Roll Out New Value Propositions For Your Shared Services Center

Each transaction is a customer interaction. So it’s incumbent upon managers to reinforce their teams with continuous improvement and customer service training on all levels in order to increase the shared service center’s value propositions. Jim Berry, Director, Customer Service & Innovation, Schneider Electric, shows how to do so in six areas ; cost reduction, quality, people, customer intimacy, transparency and predictability.

1. What factors are involved in creating a more efficient Global HR Shared Service Center?
You must first change the mindset of your organization to truly focus on the customer. They must recognize the value of their daily work to the organization. They must view each transaction as a customer interaction- not just a transaction.

Once your team has a customer mindset, you reinforce it with continuous improvement and customer service training at ALL levels. Finally, you keep it alive by making it part of your team’s daily conversation. You do this by reference in team meeting, visual aide (posters, desk toys), appointing an employee champion in each location, constant refresher of the value proposition, adding the value proposition to the hiring process to ensure you are bringing in the right people, team contests that reward people for customer centric behaviors, and more.

2. What is the biggest value a Shared Service Center can add to an organization beyond cost reduction?
A shared service center can add value to the business in a number of areas. We have expanded the conversation by rolling out a new value proposition that includes the following six areas: Cost Reduction, Quality, People, Customer Intimacy, Transparency, and Predictability. Of these, predictability and quality seem to be very well accepted in business conversations.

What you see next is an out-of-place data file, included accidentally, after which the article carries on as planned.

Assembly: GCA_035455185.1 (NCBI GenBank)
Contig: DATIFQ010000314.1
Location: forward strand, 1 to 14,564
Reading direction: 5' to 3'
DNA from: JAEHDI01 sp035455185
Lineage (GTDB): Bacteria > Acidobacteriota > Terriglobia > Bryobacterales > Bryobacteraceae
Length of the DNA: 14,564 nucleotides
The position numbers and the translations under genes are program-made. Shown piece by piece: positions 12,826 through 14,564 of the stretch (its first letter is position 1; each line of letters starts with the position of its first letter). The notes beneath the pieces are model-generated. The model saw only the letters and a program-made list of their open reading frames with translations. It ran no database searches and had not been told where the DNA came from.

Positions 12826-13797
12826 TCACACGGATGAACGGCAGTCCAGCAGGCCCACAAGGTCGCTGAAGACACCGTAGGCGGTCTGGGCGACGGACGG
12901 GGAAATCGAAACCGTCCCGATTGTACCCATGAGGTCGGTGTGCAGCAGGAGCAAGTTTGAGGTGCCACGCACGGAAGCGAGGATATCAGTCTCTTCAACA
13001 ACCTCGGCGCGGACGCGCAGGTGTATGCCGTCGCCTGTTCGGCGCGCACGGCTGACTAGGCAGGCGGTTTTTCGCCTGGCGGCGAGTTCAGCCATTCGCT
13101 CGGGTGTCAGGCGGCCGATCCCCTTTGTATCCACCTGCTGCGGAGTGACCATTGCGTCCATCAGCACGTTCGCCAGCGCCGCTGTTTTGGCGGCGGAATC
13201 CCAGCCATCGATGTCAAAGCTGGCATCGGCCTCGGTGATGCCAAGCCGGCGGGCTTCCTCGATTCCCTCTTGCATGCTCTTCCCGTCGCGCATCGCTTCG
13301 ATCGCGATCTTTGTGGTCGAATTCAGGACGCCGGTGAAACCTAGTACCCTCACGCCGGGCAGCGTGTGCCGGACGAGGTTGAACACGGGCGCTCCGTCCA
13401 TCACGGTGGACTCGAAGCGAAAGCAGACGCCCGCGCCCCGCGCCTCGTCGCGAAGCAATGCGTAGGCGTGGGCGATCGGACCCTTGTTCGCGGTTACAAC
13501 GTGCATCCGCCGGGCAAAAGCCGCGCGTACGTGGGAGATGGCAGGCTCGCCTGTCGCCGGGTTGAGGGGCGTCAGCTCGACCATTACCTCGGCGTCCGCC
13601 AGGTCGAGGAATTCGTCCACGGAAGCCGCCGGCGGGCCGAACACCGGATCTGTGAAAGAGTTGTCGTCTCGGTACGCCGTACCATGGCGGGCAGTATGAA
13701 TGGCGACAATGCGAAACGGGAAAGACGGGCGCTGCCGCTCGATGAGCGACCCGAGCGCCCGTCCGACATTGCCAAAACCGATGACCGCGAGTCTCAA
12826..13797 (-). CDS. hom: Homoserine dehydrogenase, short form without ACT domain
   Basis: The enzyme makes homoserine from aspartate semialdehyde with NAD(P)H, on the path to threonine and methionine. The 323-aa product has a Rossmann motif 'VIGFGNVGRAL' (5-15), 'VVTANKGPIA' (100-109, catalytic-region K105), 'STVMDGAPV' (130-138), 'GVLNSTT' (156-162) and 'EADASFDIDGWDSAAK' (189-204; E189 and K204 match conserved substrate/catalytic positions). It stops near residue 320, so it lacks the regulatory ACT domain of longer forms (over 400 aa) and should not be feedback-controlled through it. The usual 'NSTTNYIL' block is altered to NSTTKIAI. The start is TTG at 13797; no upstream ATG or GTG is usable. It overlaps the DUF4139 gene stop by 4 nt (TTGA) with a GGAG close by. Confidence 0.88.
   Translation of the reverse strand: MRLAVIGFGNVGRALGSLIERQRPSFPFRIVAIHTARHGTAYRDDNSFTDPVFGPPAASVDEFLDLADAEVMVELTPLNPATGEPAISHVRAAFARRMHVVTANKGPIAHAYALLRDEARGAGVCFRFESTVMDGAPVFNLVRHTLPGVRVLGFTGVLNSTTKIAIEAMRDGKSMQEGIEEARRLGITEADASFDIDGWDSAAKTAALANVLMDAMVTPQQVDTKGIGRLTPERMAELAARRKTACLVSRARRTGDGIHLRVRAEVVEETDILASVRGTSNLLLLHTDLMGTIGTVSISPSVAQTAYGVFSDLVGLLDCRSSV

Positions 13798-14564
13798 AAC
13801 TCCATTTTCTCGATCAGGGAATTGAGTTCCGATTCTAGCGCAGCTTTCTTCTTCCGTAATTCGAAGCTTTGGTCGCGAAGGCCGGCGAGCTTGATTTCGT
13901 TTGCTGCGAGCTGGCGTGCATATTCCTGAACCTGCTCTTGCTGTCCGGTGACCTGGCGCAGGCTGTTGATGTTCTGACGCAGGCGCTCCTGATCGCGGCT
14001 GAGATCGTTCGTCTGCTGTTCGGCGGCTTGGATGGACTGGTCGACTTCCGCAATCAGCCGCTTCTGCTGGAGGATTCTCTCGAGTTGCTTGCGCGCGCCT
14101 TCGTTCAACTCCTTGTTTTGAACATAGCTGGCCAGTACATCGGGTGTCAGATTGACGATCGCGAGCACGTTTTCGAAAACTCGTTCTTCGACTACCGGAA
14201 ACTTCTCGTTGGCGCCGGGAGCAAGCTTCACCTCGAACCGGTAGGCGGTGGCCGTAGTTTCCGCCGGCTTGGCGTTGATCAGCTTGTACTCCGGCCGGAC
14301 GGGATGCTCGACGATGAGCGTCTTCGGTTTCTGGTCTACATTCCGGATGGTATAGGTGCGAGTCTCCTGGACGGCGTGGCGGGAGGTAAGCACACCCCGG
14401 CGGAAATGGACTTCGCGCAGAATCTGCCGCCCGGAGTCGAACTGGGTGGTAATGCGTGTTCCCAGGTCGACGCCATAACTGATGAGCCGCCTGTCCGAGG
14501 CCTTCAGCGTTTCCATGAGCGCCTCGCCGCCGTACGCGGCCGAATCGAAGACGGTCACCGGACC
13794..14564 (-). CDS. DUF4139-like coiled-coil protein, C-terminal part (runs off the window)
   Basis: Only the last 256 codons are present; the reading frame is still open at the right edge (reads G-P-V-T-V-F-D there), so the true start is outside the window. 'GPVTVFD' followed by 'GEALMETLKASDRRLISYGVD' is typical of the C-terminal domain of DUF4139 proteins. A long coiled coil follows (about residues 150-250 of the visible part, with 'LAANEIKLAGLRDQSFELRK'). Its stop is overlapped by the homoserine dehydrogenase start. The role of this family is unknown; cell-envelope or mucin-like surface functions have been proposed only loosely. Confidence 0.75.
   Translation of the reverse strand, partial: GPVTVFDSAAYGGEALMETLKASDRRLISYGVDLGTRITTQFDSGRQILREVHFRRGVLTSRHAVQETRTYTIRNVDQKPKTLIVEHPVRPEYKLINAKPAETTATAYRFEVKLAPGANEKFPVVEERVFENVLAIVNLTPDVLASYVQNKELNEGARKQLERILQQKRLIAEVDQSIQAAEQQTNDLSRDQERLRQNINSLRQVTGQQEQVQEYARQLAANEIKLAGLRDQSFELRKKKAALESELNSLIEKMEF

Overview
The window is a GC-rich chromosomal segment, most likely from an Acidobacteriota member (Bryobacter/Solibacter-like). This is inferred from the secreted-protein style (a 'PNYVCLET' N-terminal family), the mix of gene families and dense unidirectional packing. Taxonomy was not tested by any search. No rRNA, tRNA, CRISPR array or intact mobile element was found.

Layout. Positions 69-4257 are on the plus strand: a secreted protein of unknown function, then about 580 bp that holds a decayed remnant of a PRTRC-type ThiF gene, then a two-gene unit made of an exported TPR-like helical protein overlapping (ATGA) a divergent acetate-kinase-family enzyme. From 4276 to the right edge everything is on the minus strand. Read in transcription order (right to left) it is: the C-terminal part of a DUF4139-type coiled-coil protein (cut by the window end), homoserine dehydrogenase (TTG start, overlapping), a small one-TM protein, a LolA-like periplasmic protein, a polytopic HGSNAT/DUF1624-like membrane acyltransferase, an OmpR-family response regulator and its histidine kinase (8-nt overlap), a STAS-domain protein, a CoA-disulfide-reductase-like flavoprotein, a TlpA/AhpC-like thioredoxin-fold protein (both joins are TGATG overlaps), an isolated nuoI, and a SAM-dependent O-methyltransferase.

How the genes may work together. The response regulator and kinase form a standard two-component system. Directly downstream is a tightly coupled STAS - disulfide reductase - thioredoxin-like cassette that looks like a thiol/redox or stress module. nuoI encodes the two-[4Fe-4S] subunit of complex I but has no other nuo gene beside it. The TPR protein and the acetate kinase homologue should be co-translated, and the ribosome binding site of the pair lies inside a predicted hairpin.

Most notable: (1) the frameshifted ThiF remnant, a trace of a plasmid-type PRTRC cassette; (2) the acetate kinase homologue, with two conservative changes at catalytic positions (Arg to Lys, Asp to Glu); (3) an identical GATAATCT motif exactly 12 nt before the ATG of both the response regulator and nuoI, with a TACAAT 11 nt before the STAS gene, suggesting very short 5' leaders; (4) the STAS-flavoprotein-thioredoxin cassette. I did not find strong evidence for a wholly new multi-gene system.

3. What are some Shared Services best practices and how do you benchmark your services?
Shared service centers in general tend to be a little bulky and have difficulty changing quickly. As a result, we have started having horizon meetings with the business leaders. These meetings are designed to discuss anticipated business needs 1-3 years out. Shared Services can then determine how best to support these needs, and change before the need becomes and issue. We have implemented global networks to discuss both customer service and continuous improvement. These networks promote best practice sharing in these areas and ensure that we have focus on these topics in all regions.

4. What are three of the biggest challenges or mistakes you see organizations make when implementing a Shared Services Center?
Focus too much on cost reduction and not on adding business value (which of course can include cost reduction) not investing some of the savings produced back into new efficiencies for the shared service center Internal Service Providers do not “Act” and “Think” like a business. This makes them susceptible to outsourcing when vendors come in with an outside approach.

5. Is there a new or up-and-coming technology within the space that you’re particularly excited about?
The technology is not new, but I am excited about the possibility of connecting with our customers (employees and managers) through mobile applications. This solves an ongoing communication difficulty we have had reaching our blue collar population. Not everyone has computer access- but almost everyone globally has smart phone access. Finding ways to connect with all of our employees over multiple time zones- when they want to connect- is extremely exciting.

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